Alejandro Pena, the President of Jarden North America, talked about their early efforts with the connected Crockpot at the Smart Kitchen Summit and said they were not only shocked with the amount of data they received from their connected kitchen products, they also had no idea what to do with it. Pena basically said what the vast majority of early entrants into IoT and smart home were thinking, and now I think the next wave of products will be built with data insights one of the main objectives, and to do that companies need to employ robust analytics packages, either from specialists like Splunk or Mnubo, through packages from IoT platform players or by building their own.
A Maturing DIY Market And A Flight To Stability For Starter Offerings
The market for smart home is entering a new phase, one where “four sensors and a hub” in a box offerings will have an increasingly difficult time finding a market. A handful of existing DIY smart home ‘platforms’ such as SmartThings, Nest and others that have proven to have staying power will get continue to get stocked by brick and mortar retailers as well as online, while older brands like INSTEON and Vera will continue to do ok in servicing their existing markets with add-on nodes and do the bulk of their volume online.
However, newer platforms that come to market will find it increasingly to find a retailer willing to stock them. The well publicized troubles of Wink, the disappearance of other hub offerings such as Revolv combined with often slower than anticipated sales for network starter kits have meant a ‘flight to stability’ in the form of those that have staying power. At the same time, as Apple, Amazon and Google continue to ratchet up attention on this market, investors have started to wonder why fun another B2C startup looking to be the whole smart home ‘shebang’.
The end result is that startups will have less ability to become the central platform for the smart home, and will likely have a better shot either with a hero point product or going after a specific vertical.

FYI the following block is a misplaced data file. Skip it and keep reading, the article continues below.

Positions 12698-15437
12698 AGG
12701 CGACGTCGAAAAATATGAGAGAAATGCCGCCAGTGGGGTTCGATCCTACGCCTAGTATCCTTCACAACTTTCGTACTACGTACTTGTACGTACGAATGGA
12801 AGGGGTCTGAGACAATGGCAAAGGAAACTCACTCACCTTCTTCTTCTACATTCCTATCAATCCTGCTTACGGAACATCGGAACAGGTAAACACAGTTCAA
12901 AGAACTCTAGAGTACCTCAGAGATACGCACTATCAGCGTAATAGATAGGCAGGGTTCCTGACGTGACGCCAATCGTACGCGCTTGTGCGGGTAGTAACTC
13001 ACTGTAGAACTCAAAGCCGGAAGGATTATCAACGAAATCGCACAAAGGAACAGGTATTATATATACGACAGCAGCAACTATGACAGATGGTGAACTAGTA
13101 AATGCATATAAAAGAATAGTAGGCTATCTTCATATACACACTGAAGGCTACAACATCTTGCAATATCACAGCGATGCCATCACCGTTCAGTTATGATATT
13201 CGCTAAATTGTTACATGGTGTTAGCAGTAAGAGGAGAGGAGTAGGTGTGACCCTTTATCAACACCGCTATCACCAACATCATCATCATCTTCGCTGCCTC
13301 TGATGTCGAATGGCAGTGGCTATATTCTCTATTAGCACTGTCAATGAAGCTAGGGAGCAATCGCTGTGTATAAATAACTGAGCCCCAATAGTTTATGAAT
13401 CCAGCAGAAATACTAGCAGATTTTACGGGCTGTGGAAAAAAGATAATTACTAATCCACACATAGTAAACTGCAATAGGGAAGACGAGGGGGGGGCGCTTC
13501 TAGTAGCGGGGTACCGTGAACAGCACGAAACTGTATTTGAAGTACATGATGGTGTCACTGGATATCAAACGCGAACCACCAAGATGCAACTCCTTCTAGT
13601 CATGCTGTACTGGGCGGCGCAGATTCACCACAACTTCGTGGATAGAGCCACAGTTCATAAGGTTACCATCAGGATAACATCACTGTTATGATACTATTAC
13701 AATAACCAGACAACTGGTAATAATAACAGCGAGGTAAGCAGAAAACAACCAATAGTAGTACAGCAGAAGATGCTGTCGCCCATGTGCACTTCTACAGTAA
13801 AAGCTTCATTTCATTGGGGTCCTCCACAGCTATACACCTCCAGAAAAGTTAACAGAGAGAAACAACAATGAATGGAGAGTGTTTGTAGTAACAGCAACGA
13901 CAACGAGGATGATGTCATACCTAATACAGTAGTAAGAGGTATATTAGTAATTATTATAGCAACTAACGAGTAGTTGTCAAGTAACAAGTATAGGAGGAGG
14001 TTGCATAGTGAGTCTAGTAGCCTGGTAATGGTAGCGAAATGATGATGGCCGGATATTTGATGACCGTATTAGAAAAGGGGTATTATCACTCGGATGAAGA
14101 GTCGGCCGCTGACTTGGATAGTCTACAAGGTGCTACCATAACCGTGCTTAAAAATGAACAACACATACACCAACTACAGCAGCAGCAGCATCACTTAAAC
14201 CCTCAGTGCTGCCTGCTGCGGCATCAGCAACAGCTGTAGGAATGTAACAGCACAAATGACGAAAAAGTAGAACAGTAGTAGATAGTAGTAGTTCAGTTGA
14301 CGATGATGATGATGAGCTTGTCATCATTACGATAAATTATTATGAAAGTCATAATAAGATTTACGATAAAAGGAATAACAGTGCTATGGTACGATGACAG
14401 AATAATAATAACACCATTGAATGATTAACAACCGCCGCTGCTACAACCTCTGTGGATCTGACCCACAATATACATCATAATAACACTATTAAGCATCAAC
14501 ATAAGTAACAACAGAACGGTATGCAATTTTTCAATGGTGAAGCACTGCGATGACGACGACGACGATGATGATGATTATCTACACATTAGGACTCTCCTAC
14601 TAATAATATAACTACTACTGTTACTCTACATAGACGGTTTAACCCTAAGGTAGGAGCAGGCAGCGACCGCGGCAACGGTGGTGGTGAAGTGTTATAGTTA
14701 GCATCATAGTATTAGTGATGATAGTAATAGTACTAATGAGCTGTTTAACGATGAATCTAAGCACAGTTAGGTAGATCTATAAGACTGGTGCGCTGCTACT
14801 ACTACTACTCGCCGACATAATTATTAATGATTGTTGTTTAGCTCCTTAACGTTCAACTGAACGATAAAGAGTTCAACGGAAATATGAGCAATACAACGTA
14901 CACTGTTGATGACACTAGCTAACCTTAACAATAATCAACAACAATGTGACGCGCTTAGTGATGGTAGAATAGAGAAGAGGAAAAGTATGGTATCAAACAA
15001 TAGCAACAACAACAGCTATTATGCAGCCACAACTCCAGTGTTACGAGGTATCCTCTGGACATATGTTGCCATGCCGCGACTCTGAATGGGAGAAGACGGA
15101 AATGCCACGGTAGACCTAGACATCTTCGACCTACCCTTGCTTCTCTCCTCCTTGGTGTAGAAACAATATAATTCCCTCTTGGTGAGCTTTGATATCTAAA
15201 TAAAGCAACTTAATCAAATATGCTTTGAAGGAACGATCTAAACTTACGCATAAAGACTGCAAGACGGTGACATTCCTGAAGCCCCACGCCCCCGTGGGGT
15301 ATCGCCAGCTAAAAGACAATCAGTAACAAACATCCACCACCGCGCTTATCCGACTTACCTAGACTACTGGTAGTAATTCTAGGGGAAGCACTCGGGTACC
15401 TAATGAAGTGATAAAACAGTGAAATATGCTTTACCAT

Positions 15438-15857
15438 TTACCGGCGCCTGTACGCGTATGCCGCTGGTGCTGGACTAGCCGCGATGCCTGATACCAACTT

Verticals and Point Products Is Where It’s At
Because of market maturation, consolidation and resultant drying up of investment dollars for those startups with smart home world domination plans, it will be increasingly important for companies creating either point solution devices, complete systems or horizontal offerings to find specific specific use cases that consumers recognize.
The Eight Smart Mattress Cover Is Definitely Not An Old School Smart Home Product
What does this mean? Basically it means you need to create products that are focused on a few specific areas of a consumers life, or tailor products for very specific life situations, and then build market recognition. This could mean a hero product in a category like smoke detectors (like Halo) or mattresses (like Eight) or a suite of products targeted towards a specific demographic (eldercare) or a part of the home (August with the front door or Smarter with Kitchen).
Concierge and Commerce Layers Enter Smart Home
While Amazon was the biggest disruptor in the smart home in 2015, I've written before that August's Access platform may have been the most intriguing new effort. The main reason I'm so interested in this model is it's the first effort I've seen from a smart home technology provider to create a horizontal services layer for third party concierge services. This is not only directionally in tune with the way consumers are beginning to manage their lives and their homes, notionally it's a step above and beyond most smart home company business models, and I expect others will learn from it.
August Access Enables Concierge Service Providers Access To Your Home
All this is to say I think 2016 will be an interesting year for smart home and IoT business model innovation, as companies start ceding the framework and connectivity battles and look more towards the bigger revenue pies of commerce and concierge services.
Amazon Is A Player in Smart Home
I wrote a really long piece about this, so really, if you want to understand why Amazon matters, read this. But for your TLDR types, to sum it up quickly Amazon is basically attacking the smart home from multiple angles, and generally doing it in a smarter and in a less crowded market space than Apple or Google. They’re basically saying: 'you can fight for the lower tier space where dollars are less and pain is more, while we’ll fight for the part of the market where there’s lots of money to be made.'
Beyond differentiated platform approaches, they're also just a very important company right now to the broader smart home ecosystem since they are such a dominant channel for nearly everyone's products, save for pure high-end professional install products and service provider managed offerings. Beyond that, nearly every company selling connected products to consumers likely sells a significant percentage of their total volume through Amazon. We don't see that changing in 2016.
Smart Home Framework Maturation